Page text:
We had the good fortune of connecting with Brian Kalinec and we’ve shared our conversation below.

Hi Brian, we’d love to hear about how you approach risk and risk-taking
Whether or not we want to recognize it, we take risks in all aspects of our lives. The choices we make actually are a form of risk, and we typically make those choices based upon logic/information, passion, our gut instinct, or some combination of these. My wife and I got married my last semester in college because I was planning to move to Houston for a career in music. She took a risk on me…of course love played the major role. A year after we were married our daughter was born. When we found out she was hearing impaired, we had to decide on whether to place her in an “auditory/oral” program where she learned to hear and speak only with her aided residual hearing, or in a “total” communication program where we felt she would also be taught sign language. We decided on the first program because we wanted her to have the best chance to assimilate into hearing society. That turned out to be a great choice, but it was a tough decision and, looking back, a big risk. I also decided to change careers and go to work as a geophysicist. While there was not much risk involved in the initial decision, later in the 1980’s the industry became an extremely unstable job market, and even after being offered a job by the company which purchased the firm for which I worked. After working as an employee for companies being bought, sold, or going out of business, I was ready to go out on my own and have been an independent consultant for almost 34 years. During the last 25 years, I have invested in energy projects, many of which I have actively generated. This has taught me a great deal about risk…most have been successful, but a number were not. In my music career, I have taken different kinds of risks. When I write a new song, I am always anxious as to how it may be perceived by the audience. My writing is a passion, but I am always working to improve my craft. Once I record it the song is out there for everyone to hear. I have been fortunate to perform at festivals across the USA and overseas. But the most important thing for me is connecting with another human through song, and hopefully affects that person in a positive way. That is truly what makes the risk of “putting myself out there” worth it.

Can you give our readers an introduction to your business? Maybe you can share a bit about what you do and what sets you apart from others?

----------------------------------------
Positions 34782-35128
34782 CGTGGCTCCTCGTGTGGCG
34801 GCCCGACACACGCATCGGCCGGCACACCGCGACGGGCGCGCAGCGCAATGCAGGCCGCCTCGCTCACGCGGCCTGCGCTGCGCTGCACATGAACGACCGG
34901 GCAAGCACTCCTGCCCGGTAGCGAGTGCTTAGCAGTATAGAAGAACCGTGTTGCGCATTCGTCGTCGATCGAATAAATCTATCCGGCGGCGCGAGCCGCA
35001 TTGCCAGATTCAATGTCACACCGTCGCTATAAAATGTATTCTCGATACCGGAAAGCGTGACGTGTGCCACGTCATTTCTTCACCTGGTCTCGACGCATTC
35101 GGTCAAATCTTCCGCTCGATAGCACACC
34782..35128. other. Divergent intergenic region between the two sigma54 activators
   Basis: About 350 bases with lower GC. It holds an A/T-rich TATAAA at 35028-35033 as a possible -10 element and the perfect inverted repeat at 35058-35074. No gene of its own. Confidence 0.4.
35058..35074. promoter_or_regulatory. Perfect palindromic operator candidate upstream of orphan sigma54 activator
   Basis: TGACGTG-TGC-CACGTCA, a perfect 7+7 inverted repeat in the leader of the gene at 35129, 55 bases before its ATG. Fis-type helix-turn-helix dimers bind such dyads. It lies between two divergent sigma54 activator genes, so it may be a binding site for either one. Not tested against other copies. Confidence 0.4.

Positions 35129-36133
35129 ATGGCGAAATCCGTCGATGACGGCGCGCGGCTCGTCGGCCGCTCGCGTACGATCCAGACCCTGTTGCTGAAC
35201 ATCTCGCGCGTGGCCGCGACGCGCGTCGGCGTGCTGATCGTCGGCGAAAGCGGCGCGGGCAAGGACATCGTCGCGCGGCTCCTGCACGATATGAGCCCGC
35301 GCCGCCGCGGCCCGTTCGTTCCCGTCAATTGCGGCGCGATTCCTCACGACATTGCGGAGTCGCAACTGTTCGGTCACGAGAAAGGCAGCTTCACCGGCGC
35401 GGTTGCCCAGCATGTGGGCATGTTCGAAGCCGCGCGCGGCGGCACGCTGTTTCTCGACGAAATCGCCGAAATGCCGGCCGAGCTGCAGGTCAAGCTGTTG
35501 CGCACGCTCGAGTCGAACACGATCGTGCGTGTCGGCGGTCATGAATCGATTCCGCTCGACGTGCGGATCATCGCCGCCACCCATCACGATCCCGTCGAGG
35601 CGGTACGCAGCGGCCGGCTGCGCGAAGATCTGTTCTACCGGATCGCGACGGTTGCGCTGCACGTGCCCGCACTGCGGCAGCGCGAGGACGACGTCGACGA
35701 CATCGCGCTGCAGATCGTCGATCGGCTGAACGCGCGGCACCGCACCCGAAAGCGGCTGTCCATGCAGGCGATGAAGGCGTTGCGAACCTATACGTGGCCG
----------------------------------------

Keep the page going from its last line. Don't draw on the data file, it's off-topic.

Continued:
I often refer to myself as having parallel careers. My work as a geophysicist requires me to utilize logic, organize and integrate different types of data and employ analogies to find oil & gas deposits. The process is not just a scientific process, but a creative one as well. My work as a musician is primarily creative, but in the recording process I employ many of the same digital techniques I first learned about early in my career in seismic data processing. So they are surprisingly related… As I mentioned when discussing risk, I’ve been an independent for almost 34 years. It became obvious to me in my first ten years as an employee of several firms, starting my own firm was the right path for me. While it’s never easy to go out on your own, the satisfaction of building a business certainly makes the certain bumps in the road worth it. You have to learn to be flexible, focus on your client’s needs and getting the job done. You have to be willing to go the extra mile and give you clients extra value. Creating goodwill is always the key to any business. I currently serve on two boards, the Lamar University Department of Earth and Space Sciences Advisory Board and the Geological Data Library Board. The secret to a good musical performance is much the same. Preparation and rehearsal are paramount. While on stage, always imagine yourself in the audience. Are you connecting with them? Are you presenting your songs with passion in message and music which somehow make this a worthwhile experience to them? Are you performing for them or for you? When it’s time to end the show, end it. If they want an encore, give them one. But never leave them wanting less… I currently serve on three boards in the music industry. Currently, I am president of the Southwest Regional Folk Alliance, a member of the board of Songwriter Serenade, and on the Houston Live Board. I resumed my musical career some 20 years after I left it in the late 1970’s I believe that in my case my focus and commitment to it was no doubt stronger than it was early on. I have always considered it a gift and I appreciate my opportunity to make a difference through music later in life. Over the past 20 years or so I’ve had the opportunity to perform on a regular basis with some amazing musicians, including Jeff Chambers, Carolyn Wallace, Joelle Joyce, Melinda Mones, Libby Koch, Rankin Peters, Jeff Duncan, Merel Bregante, and most recently, with Kj Reimensnyder-Wagner. I’ve recorded two CDs, “Last Man Standing”, and “The Fence”, and am about to release a duo project “Let’s Get Away” with Kj. We perform together as Kalinec & Kj. My goal is to be known for giving my best…if that is the impression I leave I know I have succeeded. That IS my brand in every endeavor.